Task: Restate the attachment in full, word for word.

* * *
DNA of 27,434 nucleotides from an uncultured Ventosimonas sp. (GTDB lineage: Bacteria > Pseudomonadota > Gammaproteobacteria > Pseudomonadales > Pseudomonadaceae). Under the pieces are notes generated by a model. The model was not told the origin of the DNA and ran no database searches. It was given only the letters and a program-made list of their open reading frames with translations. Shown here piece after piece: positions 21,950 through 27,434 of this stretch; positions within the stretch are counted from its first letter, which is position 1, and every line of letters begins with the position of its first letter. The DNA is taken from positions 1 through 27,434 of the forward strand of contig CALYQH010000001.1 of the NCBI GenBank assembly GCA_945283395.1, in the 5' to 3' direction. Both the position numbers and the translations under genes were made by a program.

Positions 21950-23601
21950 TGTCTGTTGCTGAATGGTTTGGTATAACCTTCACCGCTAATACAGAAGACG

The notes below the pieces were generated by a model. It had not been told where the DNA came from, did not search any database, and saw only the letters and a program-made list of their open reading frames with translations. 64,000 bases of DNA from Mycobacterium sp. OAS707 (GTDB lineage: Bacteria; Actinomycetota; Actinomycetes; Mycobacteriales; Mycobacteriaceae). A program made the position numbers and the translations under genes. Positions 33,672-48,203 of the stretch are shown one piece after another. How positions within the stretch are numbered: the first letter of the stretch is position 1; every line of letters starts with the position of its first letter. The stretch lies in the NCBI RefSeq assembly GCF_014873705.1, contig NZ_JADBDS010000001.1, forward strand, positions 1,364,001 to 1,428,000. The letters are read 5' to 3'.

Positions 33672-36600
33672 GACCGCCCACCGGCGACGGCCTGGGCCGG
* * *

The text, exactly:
DNA of 27,434 nucleotides from an uncultured Ventosimonas sp. (GTDB lineage: Bacteria > Pseudomonadota > Gammaproteobacteria > Pseudomonadales > Pseudomonadaceae). Under the pieces are notes generated by a model. The model was not told the origin of the DNA and ran no database searches. It was given only the letters and a program-made list of their open reading frames with translations. Shown here piece after piece: positions 21,950 through 27,434 of this stretch; positions within the stretch are counted from its first letter, which is position 1, and every line of letters begins with the position of its first letter. The DNA is taken from positions 1 through 27,434 of the forward strand of contig CALYQH010000001.1 of the NCBI GenBank assembly GCA_945283395.1, in the 5' to 3' direction. Both the position numbers and the translations under genes were made by a program.

Positions 21950-23601
21950 TGTCTGTTGCTGAATGGTTTGGTATAACCTTCACCGCTAATACAGAAGACG

The notes below the pieces were generated by a model. It had not been told where the DNA came from, did not search any database, and saw only the letters and a program-made list of their open reading frames with translations. 64,000 bases of DNA from Mycobacterium sp. OAS707 (GTDB lineage: Bacteria; Actinomycetota; Actinomycetes; Mycobacteriales; Mycobacteriaceae). A program made the position numbers and the translations under genes. Positions 33,672-48,203 of the stretch are shown one piece after another. How positions within the stretch are numbered: the first letter of the stretch is position 1; every line of letters starts with the position of its first letter. The stretch lies in the NCBI RefSeq assembly GCF_014873705.1, contig NZ_JADBDS010000001.1, forward strand, positions 1,364,001 to 1,428,000. The letters are read 5' to 3'.

Positions 33672-36600
33672 GACCGCCCACCGGCGACGGCCTGGGCCGG